At The Federalist, Auguste Meyrat makes the case that France’s “Yellow Vest,” riots aren’t solely about gas prices, but instead are about the decline of the West. He notes that “French cities feature ghettos of unassimilated immigrants who pose an ever-increasing drag on the economy and culture. They do not speak French; they do not work; some of them follow Muslim Sharia law; and they make up much of the country’s poverty, crime, and terrorism (‘no-go zones’).”
Despite Emmanuel Macron’s retreat from increased fuel taxation, the Yellow Vests continue, giving weight to the theory that the protests are about more than such business killing ideas. Meyrat writes (abridged):
People have long complained of France losing its soul by becoming a secularized, progressive, socialist welfare state shortly after two miserable losses in the two world wars. After being known for its fine arts, beautiful landscapes, rich Catholic tradition, genius philosophers and scientists, and famous monuments, people now see France as a stagnant irrelevant pool of decadence.
As a result of losing its soul, France has also been losing its body—its people, communities, business, and infrastructure. Like the rest of the developed world, the French are having fewer children and compensate for the population loss by taking in more immigrants. Consequently, the Parisian slums keep expanding while French villages gradually disappear.
To make matters worse, French cities feature ghettos of unassimilated immigrants who pose an ever-increasing drag on the economy and culture. They do not speak French; they do not work; some of them follow Muslim Sharia law; and they make up much of the country’s poverty, crime, and terrorism (“no-go zones”).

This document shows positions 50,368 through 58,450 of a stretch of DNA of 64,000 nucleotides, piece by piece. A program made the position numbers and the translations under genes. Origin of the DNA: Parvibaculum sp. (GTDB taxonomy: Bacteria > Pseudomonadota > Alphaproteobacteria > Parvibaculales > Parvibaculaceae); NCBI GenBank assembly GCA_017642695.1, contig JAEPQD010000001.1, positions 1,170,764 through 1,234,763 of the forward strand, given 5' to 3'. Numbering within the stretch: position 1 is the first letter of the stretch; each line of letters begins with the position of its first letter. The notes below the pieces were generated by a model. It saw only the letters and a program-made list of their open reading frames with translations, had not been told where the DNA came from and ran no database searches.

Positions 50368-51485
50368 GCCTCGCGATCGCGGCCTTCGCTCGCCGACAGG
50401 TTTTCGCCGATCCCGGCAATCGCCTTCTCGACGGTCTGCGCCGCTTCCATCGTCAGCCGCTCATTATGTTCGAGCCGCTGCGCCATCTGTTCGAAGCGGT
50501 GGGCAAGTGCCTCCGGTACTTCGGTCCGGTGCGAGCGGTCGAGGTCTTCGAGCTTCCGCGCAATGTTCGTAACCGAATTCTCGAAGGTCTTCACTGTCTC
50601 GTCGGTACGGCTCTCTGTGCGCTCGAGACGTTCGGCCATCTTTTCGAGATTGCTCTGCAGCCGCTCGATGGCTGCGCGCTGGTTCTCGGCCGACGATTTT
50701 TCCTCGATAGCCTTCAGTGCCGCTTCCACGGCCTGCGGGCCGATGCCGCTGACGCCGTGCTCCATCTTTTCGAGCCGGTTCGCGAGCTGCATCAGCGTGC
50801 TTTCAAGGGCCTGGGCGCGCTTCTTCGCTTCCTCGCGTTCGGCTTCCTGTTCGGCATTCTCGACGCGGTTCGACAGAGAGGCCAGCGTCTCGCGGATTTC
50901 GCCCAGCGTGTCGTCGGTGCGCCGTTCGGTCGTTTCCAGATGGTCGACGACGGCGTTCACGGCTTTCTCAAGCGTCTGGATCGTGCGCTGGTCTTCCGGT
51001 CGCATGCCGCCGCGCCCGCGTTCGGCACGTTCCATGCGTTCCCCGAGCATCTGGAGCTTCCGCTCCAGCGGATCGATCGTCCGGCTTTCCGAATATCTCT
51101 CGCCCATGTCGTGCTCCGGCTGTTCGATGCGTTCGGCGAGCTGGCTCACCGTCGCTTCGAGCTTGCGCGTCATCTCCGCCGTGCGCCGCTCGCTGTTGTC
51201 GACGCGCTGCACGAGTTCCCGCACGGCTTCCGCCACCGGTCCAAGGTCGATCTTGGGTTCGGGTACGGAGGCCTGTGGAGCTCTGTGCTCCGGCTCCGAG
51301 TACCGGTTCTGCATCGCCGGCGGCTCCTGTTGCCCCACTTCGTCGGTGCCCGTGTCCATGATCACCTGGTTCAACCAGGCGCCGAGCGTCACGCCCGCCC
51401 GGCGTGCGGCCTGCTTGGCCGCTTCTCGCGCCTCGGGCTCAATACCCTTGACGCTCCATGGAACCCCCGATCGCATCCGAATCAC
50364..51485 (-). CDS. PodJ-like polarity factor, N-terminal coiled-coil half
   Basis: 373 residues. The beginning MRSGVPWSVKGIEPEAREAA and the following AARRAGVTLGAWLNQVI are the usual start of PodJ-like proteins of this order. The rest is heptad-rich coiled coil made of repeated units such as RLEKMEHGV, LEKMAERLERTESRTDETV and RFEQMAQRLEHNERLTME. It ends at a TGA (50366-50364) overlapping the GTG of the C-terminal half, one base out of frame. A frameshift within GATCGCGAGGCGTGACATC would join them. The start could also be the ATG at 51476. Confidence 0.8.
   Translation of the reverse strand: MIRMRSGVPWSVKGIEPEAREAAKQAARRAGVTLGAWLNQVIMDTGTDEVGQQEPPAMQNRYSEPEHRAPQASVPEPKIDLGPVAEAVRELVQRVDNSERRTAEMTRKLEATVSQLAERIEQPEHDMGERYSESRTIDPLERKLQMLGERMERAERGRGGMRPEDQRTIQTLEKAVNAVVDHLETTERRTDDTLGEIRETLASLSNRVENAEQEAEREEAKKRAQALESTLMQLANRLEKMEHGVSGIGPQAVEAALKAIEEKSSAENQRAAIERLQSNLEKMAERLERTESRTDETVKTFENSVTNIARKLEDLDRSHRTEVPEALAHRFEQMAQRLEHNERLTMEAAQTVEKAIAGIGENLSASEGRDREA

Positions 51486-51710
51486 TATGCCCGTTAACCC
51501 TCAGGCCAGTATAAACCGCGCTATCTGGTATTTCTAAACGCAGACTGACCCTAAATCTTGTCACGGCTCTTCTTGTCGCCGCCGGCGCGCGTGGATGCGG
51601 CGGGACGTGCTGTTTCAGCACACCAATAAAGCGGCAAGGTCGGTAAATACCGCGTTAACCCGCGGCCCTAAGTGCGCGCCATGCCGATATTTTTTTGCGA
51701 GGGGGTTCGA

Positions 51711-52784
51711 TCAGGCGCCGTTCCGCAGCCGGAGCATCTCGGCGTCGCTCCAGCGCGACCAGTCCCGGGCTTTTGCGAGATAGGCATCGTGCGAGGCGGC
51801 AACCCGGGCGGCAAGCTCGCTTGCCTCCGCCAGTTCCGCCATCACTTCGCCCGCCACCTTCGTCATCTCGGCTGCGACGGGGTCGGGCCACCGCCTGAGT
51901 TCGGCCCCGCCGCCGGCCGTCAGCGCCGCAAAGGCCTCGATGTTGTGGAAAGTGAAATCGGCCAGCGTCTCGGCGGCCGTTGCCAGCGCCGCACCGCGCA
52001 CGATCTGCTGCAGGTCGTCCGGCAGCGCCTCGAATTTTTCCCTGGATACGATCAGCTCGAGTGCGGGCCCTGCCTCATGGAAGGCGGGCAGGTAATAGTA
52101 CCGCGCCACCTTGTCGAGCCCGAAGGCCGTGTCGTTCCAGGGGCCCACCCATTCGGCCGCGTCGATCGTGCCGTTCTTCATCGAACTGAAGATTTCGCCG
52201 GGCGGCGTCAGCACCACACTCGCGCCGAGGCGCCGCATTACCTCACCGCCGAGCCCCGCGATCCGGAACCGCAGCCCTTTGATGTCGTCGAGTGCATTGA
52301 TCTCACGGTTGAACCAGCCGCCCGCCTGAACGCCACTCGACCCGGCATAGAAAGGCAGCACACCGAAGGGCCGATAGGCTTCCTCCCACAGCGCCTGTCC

Those in charge of France, a very obvious class of elites, have responded by covering their eyes and ears, holding their noses, and spewing out platitudes about diversity and the global community. Naturally, the media and academy support them and allow them to rule over the French very much like the aristocracy before the French Revolution. Shilling for the European Union, climate change, and birth control while railing against nationalism and Trump, childless yet youthful Emmanuel Macron is the perfect symbol of this group.
As history can attest—most notably the French Revolution—mob rule doesn’t end well. If it succeeds in toppling a government, it almost always results in an autocracy, like that of Napoleon. If it doesn’t succeed, it leads to a corrupt oligarchy or elite that doubles down on anti-democratic practices, like what’s happening in EU countries today.
For real reform, the people need leadership—intellectual leaders, political leaders, and economic leaders. In other words—and populists will undoubtedly cringe at this—they need their own elite. Unlike their American cousins across the pond, French conservatives do not have an elite. They have angry masses of people who have rejected the status quo, but have not seriously embraced a clear path forward.
Read more here.